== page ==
The Roman orator Cicero once compiled a list of the worst punishments.  In third place, he listed decollatio (beheading).  In second place, he listed crematio (burning).  And in first place, the summum supplicium (the penalty of penalties), he listed crux (the cross) (p. 33).

Hengel said that “crucifixion was a punishment in which the caprices and sadism of the executioners were given full reign” (p. 25).

The Roman philosopher and teacher Seneca wrote:

Can anyone be found who would prefer wasting away in pain limb by limb, or letting out his life drop by drop, rather than expiring once for all?  Can any man be found willing to be fastened to the accursed tree, long sickly, already deformed, swelling with ugly weals on shoulders and chest, and drawing the breath of life amid long drawn-out agony?  He would have many excuses for dying even before mounting the cross (pp. 30-31).

Seneca was making reference to the fact that the victim was usually beaten to a pulp before he ever made it to the cross.  This was a severe “mercy” extended to him.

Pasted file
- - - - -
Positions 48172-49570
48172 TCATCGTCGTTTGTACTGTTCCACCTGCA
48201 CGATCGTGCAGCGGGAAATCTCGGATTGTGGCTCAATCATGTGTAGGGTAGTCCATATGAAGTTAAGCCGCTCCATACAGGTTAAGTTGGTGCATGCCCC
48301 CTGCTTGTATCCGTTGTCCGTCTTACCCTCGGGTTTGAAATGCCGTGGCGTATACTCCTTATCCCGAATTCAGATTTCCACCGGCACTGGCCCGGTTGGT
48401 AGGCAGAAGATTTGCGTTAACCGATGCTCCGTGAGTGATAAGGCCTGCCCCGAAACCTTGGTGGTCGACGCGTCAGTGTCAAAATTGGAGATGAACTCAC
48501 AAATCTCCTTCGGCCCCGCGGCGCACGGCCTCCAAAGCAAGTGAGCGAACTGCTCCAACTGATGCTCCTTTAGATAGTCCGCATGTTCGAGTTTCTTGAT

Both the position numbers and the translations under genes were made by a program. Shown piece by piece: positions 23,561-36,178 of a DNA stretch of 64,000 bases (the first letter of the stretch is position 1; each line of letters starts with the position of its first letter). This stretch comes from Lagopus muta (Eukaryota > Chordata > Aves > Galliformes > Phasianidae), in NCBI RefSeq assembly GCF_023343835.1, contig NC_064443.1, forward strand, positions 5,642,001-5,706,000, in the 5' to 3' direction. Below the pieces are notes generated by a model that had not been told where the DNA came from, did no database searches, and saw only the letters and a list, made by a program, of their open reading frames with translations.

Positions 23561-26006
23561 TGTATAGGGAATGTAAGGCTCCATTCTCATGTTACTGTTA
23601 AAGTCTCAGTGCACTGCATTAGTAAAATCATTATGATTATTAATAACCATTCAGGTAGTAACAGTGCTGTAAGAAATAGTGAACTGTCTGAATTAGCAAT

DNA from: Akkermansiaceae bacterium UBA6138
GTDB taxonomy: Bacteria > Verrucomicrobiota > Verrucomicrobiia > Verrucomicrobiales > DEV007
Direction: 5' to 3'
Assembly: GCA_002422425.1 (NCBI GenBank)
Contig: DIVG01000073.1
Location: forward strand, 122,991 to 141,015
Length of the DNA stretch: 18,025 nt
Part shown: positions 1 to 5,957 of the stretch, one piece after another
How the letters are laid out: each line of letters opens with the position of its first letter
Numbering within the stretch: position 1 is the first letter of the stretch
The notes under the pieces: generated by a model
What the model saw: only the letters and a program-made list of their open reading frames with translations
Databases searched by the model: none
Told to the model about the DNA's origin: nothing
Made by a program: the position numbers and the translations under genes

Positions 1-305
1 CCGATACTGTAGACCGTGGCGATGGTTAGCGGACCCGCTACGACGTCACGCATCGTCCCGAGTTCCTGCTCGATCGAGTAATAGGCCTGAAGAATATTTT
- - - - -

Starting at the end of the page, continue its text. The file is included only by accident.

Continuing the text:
Luke does not tell us the shape of the cross, whether a T or X or the conventional cross we usually think of today.  That is not important for us to know.  From John’s Gospel and his description of the disciples seeing the wounds in Jesus’ hands and feet we know he was nailed to the cross.  One died in crucifixion by suffocation, exhaustion, and loss of blood.  The body was not far off the ground so passers-by might look the accused in the face.  But again Luke shows little interest in these details. This is not Mel Gibson’s The Passion of the Christ. The only thing Luke adds in v. 33 is that the malefactors were crucified on his right and on his left.  Compare:

John 19:18 Where they crucified him, and two other with him, on either side one, and Jesus in the midst.

Indeed, Jesus must be in the center at this place called Calvary.

Grace and peace, Pastor Jeff Riddle


Wednesday, September 17, 2014